So my argument would be that “wrath” comes to an end, ceases to count as a theological concept, not at the cross but with the defeat of Rome—that is, at the end of the story entailed in the suffering and vindication of the Son of Man.
The church no longer stands condemned for its persistent sinfulness: we are no longer subject to the judgment of the Law. We have peace with God, and in our pursuit of righteousness and justice we receive and practice grace. We rightly trace that commitment back to the cross. But I think that in Paul’s mind the death and resurrection of Jesus were not theologically isolated events, effective entirely and exclusively in themselves. They were effective in reconciling the people of God to YHWH, in embracing Gentiles, in overcoming the enemies of the people of God, because they anticipated the suffering and vindication of the churches. This is why the various forms of the “in Christ” theme are so important. Paul’s argument in Romans is that the churches of the nations were called specifically to emulate Jesus’ story of faithful obedience in the face of suffering, in the hope of resurrection, for the sake of long-term viability of the family of Abraham. Why? Because the church had to live through a long and extremely difficult period of “wrath”.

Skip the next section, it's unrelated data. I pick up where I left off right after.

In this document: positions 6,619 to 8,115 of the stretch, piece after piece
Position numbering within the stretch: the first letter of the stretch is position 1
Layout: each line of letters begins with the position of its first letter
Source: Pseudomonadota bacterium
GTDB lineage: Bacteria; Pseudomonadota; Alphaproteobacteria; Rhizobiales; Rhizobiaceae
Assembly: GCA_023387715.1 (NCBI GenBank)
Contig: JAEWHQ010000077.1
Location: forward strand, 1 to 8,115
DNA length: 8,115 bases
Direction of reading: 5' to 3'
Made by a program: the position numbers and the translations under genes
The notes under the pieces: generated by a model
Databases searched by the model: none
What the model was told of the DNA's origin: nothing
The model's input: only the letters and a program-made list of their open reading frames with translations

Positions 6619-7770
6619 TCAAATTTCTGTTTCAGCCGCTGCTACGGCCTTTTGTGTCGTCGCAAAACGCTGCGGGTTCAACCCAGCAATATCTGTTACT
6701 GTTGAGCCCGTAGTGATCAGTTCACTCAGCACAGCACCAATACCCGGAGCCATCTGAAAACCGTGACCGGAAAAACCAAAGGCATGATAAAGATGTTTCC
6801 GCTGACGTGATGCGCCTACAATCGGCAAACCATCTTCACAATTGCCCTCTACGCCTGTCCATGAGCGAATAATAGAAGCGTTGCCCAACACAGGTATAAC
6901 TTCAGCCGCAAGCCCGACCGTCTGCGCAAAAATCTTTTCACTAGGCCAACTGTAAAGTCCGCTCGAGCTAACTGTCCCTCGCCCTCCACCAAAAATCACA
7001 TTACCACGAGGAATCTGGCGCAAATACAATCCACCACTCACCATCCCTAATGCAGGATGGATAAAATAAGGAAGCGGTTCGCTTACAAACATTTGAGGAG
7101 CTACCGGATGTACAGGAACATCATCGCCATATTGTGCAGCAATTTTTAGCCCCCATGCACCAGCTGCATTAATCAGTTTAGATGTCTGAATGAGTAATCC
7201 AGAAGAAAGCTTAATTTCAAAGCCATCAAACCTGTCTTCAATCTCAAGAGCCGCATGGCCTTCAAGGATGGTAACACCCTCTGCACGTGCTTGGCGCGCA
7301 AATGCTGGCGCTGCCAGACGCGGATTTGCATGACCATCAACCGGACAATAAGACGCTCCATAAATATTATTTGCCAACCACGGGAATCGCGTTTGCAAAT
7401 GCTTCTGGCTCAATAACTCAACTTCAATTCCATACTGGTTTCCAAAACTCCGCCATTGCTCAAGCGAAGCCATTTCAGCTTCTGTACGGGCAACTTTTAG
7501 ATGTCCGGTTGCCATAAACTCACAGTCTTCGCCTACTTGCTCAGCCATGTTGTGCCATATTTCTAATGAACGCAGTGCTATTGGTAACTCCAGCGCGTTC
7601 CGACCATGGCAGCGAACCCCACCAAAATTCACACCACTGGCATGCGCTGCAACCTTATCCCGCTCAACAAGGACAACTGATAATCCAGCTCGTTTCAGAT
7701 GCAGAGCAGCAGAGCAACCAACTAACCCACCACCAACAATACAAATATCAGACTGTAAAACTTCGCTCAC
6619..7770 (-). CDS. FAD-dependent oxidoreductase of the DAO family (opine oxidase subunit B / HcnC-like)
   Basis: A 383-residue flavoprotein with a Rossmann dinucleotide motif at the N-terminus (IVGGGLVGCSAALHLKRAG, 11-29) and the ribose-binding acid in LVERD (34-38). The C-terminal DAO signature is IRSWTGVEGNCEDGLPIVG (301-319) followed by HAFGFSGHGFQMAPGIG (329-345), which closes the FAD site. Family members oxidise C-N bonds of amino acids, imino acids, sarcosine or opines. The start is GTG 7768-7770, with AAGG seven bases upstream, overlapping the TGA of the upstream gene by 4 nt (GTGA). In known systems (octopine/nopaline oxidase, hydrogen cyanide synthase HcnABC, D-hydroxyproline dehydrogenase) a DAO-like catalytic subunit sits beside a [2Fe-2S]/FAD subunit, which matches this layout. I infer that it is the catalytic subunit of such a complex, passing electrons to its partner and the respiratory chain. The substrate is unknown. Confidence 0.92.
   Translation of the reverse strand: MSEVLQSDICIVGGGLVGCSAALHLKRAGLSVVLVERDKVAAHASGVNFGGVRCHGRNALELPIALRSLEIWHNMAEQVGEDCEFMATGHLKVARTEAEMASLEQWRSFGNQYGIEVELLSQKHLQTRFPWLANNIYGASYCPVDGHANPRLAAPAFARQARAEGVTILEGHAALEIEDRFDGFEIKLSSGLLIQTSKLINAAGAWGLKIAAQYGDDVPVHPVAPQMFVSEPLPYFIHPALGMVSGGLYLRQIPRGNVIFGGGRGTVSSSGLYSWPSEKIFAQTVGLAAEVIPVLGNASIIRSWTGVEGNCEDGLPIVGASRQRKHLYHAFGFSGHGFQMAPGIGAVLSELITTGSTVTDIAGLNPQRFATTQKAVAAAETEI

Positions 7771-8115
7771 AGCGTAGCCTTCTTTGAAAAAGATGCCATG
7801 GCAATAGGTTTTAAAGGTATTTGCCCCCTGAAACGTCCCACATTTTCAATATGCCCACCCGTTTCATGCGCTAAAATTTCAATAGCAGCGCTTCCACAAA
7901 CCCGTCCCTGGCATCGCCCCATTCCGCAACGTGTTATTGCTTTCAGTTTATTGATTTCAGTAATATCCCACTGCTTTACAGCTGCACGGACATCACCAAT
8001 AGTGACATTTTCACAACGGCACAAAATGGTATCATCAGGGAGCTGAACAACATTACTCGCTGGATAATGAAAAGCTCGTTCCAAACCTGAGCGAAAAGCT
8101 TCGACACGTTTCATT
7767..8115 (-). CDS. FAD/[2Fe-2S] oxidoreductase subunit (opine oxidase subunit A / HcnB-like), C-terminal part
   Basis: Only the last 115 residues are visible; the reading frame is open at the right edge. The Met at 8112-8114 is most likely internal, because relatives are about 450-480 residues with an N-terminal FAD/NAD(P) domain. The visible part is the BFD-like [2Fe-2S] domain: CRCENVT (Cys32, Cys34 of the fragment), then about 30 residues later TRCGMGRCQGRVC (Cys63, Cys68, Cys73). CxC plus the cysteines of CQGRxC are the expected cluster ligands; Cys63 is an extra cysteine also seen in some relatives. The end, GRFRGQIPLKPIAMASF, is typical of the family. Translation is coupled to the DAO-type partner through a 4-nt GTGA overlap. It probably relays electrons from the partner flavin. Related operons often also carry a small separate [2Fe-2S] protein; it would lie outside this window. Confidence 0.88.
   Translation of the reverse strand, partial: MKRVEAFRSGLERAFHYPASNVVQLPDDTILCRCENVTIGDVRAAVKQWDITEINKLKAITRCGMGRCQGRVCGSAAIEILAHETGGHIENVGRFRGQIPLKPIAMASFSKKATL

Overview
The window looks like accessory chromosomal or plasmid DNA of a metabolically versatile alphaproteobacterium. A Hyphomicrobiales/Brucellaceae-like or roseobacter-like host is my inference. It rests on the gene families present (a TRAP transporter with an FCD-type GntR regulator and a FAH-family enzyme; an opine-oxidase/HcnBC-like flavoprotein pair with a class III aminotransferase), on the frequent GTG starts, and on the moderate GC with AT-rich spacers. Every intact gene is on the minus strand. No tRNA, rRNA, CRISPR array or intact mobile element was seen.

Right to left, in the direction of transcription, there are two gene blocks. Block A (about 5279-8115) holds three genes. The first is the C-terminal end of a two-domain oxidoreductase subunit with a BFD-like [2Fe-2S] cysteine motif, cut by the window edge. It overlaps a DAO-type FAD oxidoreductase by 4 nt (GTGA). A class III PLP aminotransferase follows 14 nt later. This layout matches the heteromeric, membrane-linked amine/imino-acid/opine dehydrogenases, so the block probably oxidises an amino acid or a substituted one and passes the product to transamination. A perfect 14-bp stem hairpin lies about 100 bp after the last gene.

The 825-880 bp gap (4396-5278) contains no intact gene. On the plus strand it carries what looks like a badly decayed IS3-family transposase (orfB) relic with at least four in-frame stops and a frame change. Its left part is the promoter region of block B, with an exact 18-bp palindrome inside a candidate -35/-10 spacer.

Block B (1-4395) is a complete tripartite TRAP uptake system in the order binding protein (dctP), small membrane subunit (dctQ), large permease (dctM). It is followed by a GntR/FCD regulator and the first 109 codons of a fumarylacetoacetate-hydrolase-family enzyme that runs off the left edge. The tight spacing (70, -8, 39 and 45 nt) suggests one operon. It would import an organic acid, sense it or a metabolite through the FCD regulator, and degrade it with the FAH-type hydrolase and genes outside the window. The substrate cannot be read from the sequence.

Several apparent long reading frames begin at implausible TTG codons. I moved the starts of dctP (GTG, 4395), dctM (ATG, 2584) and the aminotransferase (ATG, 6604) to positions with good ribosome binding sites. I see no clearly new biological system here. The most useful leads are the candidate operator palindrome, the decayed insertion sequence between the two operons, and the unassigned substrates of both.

So this was Paul’s theology. He was not writing for postmodern emergents struggling (understandably) to recover from the intellectual and cultural depredations of modern evangelicalism—any more than he was writing for a Reformed church struggling (understandably) to resist the corrosive forces of modernity. He was writing for churches called to embody a world-changing story about the vindication of Israel’s in the pagan world. That story included the destruction of Jerusalem and the temple and the eventual collapse of pagan imperialism—concrete outworkings of the wrath of God; and I suspect that if we could put the anachronistic question to him, he would have characterized these events as retributive rather than restorative justice:
Beloved, never avenge yourselves, but leave it to the wrath of God, for it is written, “Vengeance is mine, I will repay, says the Lord.” (Rom. 12:19)
That made sense then. It does not make the same sense now, I think for good biblical reasons. The overthrow of a demonically inspired paganism should not be translated into a doctrine of eternal conscious torment in some mythical hell. The final enemy is death; the final judgment on human “sin” is the absolute, existential reality of death. John’s lake of fire, which is the second death, simply reinforces that point. But the story behind all this is perhaps a more difficult one to get hold of than many emergents appreciate.